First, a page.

Despite their portability, laptops aren't exactly designed to be thrown around. Developers and designers take the nature of the computer into account and try to plan for accidents. Some companies, Dell most notably, even offer warranties that protect laptops against falls and spills. But you can't prevent every accident, and sometimes dropping your laptop might lead to hardware malfunctions.
After dropping your laptop, have a close look at it to see if you can find any obvious physical damage: cracks in the plastic or loose parts, specifically. Serious physical damage will be plainly visible in most cases, but you may not always be able to see damage that might lead to the battery not holding a charge. In the event that the battery won't stay in the case, it's likely that the drop caused substantial damage to the battery bay, which can stop the battery from charging.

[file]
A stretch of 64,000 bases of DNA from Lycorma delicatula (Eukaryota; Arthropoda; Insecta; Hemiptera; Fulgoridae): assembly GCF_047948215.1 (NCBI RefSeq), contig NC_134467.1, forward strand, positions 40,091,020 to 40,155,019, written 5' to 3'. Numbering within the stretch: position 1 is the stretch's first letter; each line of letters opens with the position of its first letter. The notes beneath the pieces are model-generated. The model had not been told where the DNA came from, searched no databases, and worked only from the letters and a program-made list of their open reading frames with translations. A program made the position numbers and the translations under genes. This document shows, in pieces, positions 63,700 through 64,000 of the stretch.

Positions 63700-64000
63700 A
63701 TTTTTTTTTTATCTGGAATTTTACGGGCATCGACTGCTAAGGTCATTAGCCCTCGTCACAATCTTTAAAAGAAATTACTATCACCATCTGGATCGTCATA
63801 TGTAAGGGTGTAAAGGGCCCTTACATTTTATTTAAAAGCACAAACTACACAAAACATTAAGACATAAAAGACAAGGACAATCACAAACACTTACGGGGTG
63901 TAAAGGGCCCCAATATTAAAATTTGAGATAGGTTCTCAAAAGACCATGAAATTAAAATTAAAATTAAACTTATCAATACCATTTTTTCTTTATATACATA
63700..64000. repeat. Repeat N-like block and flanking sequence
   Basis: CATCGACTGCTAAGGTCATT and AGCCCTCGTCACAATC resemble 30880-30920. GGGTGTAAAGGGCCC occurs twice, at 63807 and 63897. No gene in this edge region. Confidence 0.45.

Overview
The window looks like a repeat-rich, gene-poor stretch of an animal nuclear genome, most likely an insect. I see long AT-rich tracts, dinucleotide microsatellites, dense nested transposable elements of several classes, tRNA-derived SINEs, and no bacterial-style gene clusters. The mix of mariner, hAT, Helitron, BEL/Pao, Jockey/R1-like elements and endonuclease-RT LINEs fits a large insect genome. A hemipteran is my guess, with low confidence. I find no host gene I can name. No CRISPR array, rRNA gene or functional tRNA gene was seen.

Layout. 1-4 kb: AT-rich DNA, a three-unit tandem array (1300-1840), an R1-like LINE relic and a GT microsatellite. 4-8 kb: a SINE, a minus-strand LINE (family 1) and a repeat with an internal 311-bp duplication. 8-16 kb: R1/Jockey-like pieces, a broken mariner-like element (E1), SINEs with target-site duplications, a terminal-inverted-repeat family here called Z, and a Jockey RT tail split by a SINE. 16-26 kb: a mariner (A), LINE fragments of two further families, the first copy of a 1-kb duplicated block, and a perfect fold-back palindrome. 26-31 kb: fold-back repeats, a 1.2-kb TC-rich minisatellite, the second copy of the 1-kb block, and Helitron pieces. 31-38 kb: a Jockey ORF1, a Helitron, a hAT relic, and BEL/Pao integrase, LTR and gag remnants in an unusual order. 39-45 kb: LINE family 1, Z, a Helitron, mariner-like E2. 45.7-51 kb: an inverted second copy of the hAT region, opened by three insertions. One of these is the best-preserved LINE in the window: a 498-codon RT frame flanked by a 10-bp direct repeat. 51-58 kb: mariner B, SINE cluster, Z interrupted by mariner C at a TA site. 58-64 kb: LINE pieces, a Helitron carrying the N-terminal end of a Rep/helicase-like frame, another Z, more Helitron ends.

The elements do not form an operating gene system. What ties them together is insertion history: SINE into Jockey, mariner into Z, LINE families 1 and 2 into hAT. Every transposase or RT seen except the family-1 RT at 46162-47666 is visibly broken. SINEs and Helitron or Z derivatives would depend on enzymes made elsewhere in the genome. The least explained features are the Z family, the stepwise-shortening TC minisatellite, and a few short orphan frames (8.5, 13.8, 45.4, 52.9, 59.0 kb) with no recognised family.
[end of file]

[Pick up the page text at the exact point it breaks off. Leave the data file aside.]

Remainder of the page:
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Shut the computer off and unplug it and then remove the battery. Every laptop is a little different in terms of how the battery connects, so check your manual if you aren't sure how to remove your specific battery. Then look at the battery's connectors -- the gold contacts on one side -- for damage or corrosion. In rare circumstances, the shock from dropping a computer will cause the battery to rupture and leak, which could damage your computer. Check inside the battery bay for damage, too. If the area where the battery connects to the laptop is damaged, the battery won't charge.
Leave the battery disconnected and try running the laptop just on AC power. If the computer operates normally with the battery removed, you know that the fall didn't damage the motherboard or the connector pin for the external power pack. If the computer doesn't turn on with the battery removed, however, the AC connector pin is likely damaged, and it's possible the computer was running on battery power until exhausted.
The final troubleshooting step is to replace the battery or to try a backup. If you bought your computer with a backup or secondary battery, try it for a while in place of the battery that doesn't charge. Alternatively, you can contact the manufacturers and get a new battery. If your new battery doesn't charge either, the problem is with the power connections inside the laptop, not with the battery.